Feeds
90%
Samsung YP-T9 mp3 player

Samsung YP-T9 MP3 player

Come in, iPod - your time is up

Top three mobile application threats

Review Apple must really be feeling the heat by now. While the innovative design and user interface of the iPod will go down in history, they can also split public opinion like a Mac vs PC argument or an open source versus proprietary software flame war. You know, the sort of heated discussions you hear in pubs... and at trade shows just before someone gets glassed.

Samsung YP-T9 mp3 player

Of all the pretenders to the iPod crown, Samsung has perhaps the best credentials, and its T9 media player will do its reputation as heir apparent no harm at all. In fact, it outperforms and outcools the iPod Nano in several areas. The YP-T9JAB, to give it its full name, is a bit of a looker, perhaps not as sleek and elegant as its cousin the K3, but you still wouldn't say no. It's smooth and shiny - depending on how greasy your fingers are - and it's got a much larger screen - 1.8in - than the Nano. The display only has a 176 x 144 resolution, but image quality is good - very bright and detailed. Although it's slightly thicker than the Nano - 8.3 x 4.2 1cm - the T9 is still barely noticeable inside your pocket and feels like a small mobile phone in the hand - not bulky and durable.

The central five-way control pad on the front of the device is ergonomically perfect, although the four side buttons can be fiddly, especially those which you end up using quite often, like the Back and Menu keys. It would have been better to find a way of incorporating them on the front, for improved usability, but that said, we still found it generally easier to use than the K9's touchscreen design.

The main menu itself is a stylish interface, presented in a choice of five different colours and featuring various icons describing each function, which change into a description of that function as you look at it. OK, sounds a bit geeky, but these minor stylistic touches are what can make the difference between a great product and an also-ran, and Samsung has learned wisely. By and large the menus are fairly easy to navigate around: music can be searched for by artist, album, genres and so on, and the context menu makes it easy to set-up EQs, speed up playback - useful for audio books - and set the screen background to display album artwork or your own pictures or graphics.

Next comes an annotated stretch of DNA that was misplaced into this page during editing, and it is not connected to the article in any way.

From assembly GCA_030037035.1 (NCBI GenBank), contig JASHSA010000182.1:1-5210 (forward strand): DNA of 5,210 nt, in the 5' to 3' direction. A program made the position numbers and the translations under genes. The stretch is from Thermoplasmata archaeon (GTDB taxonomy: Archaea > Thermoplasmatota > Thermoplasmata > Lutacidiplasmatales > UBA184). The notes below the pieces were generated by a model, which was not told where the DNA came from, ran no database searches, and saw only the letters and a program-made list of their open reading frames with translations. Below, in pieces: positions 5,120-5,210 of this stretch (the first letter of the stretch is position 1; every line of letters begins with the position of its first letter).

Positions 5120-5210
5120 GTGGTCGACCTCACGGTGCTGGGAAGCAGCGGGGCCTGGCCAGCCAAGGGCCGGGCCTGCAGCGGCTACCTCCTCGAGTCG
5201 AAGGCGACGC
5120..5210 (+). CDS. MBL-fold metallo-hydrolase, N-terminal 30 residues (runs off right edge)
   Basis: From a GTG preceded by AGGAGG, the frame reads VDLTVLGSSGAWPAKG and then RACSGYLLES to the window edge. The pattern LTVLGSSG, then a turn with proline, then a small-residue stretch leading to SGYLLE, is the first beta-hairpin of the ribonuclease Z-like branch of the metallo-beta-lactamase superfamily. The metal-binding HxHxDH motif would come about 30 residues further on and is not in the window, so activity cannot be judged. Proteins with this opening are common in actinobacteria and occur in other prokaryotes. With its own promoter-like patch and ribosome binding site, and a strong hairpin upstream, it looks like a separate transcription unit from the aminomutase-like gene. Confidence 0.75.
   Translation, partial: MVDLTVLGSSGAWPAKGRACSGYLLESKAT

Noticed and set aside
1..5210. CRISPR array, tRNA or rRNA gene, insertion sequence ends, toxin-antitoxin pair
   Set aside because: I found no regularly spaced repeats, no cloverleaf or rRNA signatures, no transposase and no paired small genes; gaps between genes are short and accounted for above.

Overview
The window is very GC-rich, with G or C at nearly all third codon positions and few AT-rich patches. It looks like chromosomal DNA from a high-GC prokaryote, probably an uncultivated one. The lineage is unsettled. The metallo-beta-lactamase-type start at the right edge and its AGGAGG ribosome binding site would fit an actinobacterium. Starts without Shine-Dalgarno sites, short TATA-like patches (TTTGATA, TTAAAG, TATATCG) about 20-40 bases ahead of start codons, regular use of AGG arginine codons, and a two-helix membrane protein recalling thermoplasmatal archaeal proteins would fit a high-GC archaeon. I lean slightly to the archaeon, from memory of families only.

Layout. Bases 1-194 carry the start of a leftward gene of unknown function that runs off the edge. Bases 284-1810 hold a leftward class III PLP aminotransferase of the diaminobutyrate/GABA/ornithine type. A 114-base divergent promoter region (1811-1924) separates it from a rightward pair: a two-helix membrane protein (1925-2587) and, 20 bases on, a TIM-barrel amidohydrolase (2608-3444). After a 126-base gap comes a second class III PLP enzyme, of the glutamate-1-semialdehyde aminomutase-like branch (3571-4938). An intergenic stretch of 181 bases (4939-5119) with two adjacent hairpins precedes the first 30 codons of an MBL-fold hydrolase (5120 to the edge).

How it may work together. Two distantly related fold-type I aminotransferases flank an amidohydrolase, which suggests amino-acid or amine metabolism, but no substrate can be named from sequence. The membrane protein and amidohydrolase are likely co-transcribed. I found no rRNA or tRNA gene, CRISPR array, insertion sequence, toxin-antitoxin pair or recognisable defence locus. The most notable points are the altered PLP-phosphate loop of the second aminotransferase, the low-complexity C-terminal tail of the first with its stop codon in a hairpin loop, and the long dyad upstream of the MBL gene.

You can expect to get lots of playback features with Samsung, and the T9 doesn't disappoint. As well as the regular shuffle and repeat, there are 12 EQ presets and a nine-band user-customisable EQ.

Combat fraud and increase customer satisfaction

More from The Register

next story
Samsung Galaxy S5 fingerprint scanner hacked in just 4 DAYS
Sammy's newbie cooked slower than iPhone, also costs more to build
Feast your PUNY eyes on highest resolution phone display EVER
Too much pixel dust for your strained eyeballs to handle
Microsoft lobs pre-release Windows Phone 8.1 at devs who dare
App makers can load it before anyone else, but if they do they're stuck with it
Leaked pics show EMBIGGENED iPhone 6 screen
Fat-fingered fanbois rejoice over Chinternet snaps
Report: Apple seeking to raise iPhone 6 price by a HUNDRED BUCKS
'Well, that 5c experiment didn't go so well – let's try the other direction'
US mobile firms cave on kill switch, agree to install anti-theft code
Slow and kludgy rollout will protect corporate profits
Rounded corners? Pah! Amazon's '3D phone has eye-tracking tech'
Now THAT'S what we call a proper new feature
Oh no, Joe: WinPhone users already griping over 8.1 mega-update
Hang on. Which bit of Developer Preview don't you understand?
Zucker punched: Google gobbles Facebook-wooed Titan Aerospace
Up, up and away in my beautiful balloon flying broadband-bot
Sony battery recall as VAIO goes out with a bang, not a whimper
The perils of having Panasonic as a partner
prev story

Whitepapers

Designing a defence for mobile apps
In this whitepaper learn the various considerations for defending mobile applications; from the mobile application architecture itself to the myriad testing technologies needed to properly assess mobile applications risk.
3 Big data security analytics techniques
Applying these Big Data security analytics techniques can help you make your business safer by detecting attacks early, before significant damage is done.
Five 3D headsets to be won!
We were so impressed by the Durovis Dive headset we’ve asked the company to give some away to Reg readers.
The benefits of software based PBX
Why you should break free from your proprietary PBX and how to leverage your existing server hardware.
Securing web applications made simple and scalable
In this whitepaper learn how automated security testing can provide a simple and scalable way to protect your web applications.